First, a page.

Health in Indonesia

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Newly certified midwives in South Sulawesi, Indonesia

Indonesia had a three-tiered system of community health centers in the late 1990s, currently there are 1833 hospitals with 0.66 hospital beds per 1,000 population, the lowest rate among members of the Association of Southeast Asian Nations (ASEAN).[1] In the mid-1990s, according to the World Health Organization (WHO), there were 16 physicians per 100,000 population in Indonesia, 50 nurses per 100,000, and 26 midwives per 100,000.[1] Among all of the 1833 hospitals in Indonesia, only 9 have been accredited by Joint Commission international (JCI).[2] Both traditional and modern health practices are employed. Government health expenditures are about 3.7 percent of the gross domestic product (GDP).[1] There is about a 75:25 percent ratio of public to private health-care expenditures.[1]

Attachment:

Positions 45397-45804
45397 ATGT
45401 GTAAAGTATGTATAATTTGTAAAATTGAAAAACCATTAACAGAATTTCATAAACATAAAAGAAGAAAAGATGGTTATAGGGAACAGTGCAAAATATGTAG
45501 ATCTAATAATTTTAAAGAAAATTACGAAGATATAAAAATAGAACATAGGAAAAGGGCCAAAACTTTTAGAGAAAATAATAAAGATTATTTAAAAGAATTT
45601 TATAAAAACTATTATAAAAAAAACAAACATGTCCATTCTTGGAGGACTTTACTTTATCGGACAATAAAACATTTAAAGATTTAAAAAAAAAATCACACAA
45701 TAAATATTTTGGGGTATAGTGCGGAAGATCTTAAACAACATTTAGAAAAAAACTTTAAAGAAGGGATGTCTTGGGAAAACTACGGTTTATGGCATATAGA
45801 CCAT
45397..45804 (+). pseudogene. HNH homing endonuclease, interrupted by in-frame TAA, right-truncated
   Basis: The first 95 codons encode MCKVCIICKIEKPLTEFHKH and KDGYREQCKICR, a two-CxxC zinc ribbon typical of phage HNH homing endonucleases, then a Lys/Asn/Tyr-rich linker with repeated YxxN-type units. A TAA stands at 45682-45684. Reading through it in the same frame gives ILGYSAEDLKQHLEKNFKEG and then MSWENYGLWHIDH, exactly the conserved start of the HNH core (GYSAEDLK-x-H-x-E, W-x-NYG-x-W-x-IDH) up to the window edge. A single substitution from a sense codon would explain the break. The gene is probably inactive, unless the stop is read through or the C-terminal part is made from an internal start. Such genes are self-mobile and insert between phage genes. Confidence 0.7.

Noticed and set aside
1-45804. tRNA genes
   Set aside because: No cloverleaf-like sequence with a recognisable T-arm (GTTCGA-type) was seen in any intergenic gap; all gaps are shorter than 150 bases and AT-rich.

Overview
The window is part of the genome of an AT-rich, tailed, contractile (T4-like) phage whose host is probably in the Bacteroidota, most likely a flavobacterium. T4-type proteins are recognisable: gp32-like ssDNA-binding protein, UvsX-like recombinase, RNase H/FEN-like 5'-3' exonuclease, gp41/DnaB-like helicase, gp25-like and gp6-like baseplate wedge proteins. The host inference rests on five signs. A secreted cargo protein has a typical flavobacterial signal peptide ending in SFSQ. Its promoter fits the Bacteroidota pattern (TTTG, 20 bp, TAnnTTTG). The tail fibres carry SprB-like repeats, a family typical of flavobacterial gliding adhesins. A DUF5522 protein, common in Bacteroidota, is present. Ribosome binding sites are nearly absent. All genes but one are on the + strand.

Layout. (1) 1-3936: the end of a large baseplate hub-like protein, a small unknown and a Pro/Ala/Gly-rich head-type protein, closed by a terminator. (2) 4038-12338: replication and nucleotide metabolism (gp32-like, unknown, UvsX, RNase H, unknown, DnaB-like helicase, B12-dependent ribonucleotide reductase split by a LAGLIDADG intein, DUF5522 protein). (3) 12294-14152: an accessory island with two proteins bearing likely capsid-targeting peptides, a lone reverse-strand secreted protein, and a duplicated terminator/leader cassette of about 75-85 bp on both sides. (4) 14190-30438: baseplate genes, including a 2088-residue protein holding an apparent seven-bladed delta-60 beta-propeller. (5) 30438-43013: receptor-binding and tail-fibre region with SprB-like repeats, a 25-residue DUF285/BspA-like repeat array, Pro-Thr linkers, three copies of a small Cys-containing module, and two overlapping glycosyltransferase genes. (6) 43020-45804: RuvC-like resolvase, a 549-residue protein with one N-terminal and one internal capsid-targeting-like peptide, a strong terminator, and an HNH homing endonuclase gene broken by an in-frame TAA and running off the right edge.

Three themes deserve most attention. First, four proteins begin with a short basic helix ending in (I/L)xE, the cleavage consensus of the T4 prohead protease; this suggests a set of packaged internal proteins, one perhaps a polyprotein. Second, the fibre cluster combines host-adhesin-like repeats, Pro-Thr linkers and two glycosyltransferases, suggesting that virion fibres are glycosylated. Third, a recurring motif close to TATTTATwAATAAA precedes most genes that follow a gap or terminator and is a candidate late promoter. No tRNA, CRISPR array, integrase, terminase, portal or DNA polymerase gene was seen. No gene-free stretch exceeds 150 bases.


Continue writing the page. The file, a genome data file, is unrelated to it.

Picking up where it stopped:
Unsafe drinking water is a major cause of diarrhea, which is a major killer of young children in Indonesia.[1]


In 2005 there were 303 reported cases of polio in Indonesia.

HIV/AIDS has posed a major public health threat since the early 1990s.[1] In 2003 Indonesia ranked third among ASEAN nations in Southeast Asia, after Myanmar and Thailand, with a 0.1 percent adult prevalence rate, 130,000 HIV/AIDS cases, and 2,400 deaths.[1] In Jakarta it is estimated that 17 percent of prostitutes have contracted HIV/AIDS; in some parts of Papua, it is thought that the rate of infection among village women who are not prostitutes may be as high as 26 percent.[1]